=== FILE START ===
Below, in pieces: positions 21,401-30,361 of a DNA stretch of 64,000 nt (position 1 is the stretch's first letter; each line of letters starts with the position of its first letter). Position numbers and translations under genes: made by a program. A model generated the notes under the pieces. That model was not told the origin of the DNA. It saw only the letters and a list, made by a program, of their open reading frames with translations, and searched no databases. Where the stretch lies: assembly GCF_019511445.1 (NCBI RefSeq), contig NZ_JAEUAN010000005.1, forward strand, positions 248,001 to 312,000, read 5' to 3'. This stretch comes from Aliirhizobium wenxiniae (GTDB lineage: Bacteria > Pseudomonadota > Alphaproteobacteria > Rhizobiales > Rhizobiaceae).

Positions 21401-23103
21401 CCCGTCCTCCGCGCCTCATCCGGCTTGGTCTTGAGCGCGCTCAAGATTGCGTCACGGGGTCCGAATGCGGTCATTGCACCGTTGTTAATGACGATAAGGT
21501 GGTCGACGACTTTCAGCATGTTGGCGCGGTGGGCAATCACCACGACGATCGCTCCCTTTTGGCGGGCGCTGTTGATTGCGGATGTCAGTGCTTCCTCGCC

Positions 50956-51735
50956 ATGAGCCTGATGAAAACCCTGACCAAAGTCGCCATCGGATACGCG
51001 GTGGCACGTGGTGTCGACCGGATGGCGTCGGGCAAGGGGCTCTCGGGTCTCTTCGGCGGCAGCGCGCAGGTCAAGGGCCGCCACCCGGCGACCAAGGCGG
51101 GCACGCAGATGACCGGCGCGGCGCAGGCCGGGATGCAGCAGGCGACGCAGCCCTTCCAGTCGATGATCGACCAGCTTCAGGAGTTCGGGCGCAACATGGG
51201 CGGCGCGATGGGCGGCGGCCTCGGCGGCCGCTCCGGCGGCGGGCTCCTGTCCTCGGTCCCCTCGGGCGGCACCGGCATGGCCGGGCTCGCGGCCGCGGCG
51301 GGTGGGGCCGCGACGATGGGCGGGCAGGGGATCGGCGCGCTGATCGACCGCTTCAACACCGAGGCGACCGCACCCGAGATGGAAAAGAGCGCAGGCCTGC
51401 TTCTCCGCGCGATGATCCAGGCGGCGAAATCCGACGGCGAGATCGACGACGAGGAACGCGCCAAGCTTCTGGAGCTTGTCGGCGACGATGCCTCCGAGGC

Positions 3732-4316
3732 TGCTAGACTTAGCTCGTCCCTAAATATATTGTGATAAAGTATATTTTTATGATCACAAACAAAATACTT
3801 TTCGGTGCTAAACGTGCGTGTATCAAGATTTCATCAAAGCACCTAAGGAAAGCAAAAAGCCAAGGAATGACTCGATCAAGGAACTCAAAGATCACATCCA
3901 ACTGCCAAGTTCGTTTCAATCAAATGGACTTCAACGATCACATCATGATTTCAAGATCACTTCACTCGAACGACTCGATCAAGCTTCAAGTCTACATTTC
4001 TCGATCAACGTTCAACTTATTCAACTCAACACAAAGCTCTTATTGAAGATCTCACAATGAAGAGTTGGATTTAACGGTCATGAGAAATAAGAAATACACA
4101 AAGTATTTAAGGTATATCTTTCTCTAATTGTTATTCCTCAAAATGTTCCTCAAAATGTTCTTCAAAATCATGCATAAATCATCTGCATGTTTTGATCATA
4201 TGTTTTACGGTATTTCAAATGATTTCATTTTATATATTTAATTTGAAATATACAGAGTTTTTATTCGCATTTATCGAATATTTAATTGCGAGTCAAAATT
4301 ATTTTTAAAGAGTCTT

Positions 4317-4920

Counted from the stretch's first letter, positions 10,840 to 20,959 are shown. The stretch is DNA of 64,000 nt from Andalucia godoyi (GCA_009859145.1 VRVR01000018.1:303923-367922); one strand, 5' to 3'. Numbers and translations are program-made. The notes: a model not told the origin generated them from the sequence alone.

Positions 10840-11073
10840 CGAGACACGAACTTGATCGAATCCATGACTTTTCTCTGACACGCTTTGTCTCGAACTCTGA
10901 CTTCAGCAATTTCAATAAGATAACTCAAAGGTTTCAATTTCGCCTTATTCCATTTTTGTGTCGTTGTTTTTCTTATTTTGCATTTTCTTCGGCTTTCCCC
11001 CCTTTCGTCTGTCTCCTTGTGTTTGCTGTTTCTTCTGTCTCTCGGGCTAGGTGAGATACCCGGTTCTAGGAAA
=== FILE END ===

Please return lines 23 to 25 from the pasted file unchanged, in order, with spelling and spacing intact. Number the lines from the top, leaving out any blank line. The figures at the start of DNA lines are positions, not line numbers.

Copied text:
10840 CGAGACACGAACTTGATCGAATCCATGACTTTTCTCTGACACGCTTTGTCTCGAACTCTGA
10901 CTTCAGCAATTTCAATAAGATAACTCAAAGGTTTCAATTTCGCCTTATTCCATTTTTGTGTCGTTGTTTTTCTTATTTTGCATTTTCTTCGGCTTTCCCC
11001 CCTTTCGTCTGTCTCCTTGTGTTTGCTGTTTCTTCTGTCTCTCGGGCTAGGTGAGATACCCGGTTCTAGGAAA